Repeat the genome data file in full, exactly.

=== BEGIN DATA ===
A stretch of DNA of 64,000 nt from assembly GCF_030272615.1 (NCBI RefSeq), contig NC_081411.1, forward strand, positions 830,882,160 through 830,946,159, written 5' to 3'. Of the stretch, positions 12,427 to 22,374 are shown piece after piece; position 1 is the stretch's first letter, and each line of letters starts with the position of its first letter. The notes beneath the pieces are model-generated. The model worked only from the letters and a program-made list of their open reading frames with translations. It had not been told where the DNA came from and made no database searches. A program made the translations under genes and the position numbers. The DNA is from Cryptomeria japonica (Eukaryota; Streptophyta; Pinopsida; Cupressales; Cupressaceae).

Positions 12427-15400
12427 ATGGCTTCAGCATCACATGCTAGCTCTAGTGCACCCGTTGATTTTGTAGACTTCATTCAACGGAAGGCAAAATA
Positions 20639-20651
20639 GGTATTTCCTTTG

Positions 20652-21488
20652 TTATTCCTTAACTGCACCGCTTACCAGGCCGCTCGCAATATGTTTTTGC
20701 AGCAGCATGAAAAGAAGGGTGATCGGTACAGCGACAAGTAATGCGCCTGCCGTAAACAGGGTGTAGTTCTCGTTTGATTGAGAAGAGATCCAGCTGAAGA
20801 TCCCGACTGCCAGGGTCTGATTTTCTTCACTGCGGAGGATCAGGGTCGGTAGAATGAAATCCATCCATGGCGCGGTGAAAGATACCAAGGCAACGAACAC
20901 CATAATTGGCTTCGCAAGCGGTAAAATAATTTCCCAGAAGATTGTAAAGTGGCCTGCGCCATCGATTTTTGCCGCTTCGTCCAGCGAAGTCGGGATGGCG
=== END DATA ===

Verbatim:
A stretch of DNA of 64,000 nt from assembly GCF_030272615.1 (NCBI RefSeq), contig NC_081411.1, forward strand, positions 830,882,160 through 830,946,159, written 5' to 3'. Of the stretch, positions 12,427 to 22,374 are shown piece after piece; position 1 is the stretch's first letter, and each line of letters starts with the position of its first letter. The notes beneath the pieces are model-generated. The model worked only from the letters and a program-made list of their open reading frames with translations. It had not been told where the DNA came from and made no database searches. A program made the translations under genes and the position numbers. The DNA is from Cryptomeria japonica (Eukaryota; Streptophyta; Pinopsida; Cupressales; Cupressaceae).

Positions 12427-15400
12427 ATGGCTTCAGCATCACATGCTAGCTCTAGTGCACCCGTTGATTTTGTAGACTTCATTCAACGGAAGGCAAAATA
Positions 20639-20651
20639 GGTATTTCCTTTG

Positions 20652-21488
20652 TTATTCCTTAACTGCACCGCTTACCAGGCCGCTCGCAATATGTTTTTGC
20701 AGCAGCATGAAAAGAAGGGTGATCGGTACAGCGACAAGTAATGCGCCTGCCGTAAACAGGGTGTAGTTCTCGTTTGATTGAGAAGAGATCCAGCTGAAGA
20801 TCCCGACTGCCAGGGTCTGATTTTCTTCACTGCGGAGGATCAGGGTCGGTAGAATGAAATCCATCCATGGCGCGGTGAAAGATACCAAGGCAACGAACAC
20901 CATAATTGGCTTCGCAAGCGGTAAAATAATTTCCCAGAAGATTGTAAAGTGGCCTGCGCCATCGATTTTTGCCGCTTCGTCCAGCGAAGTCGGGATGGCG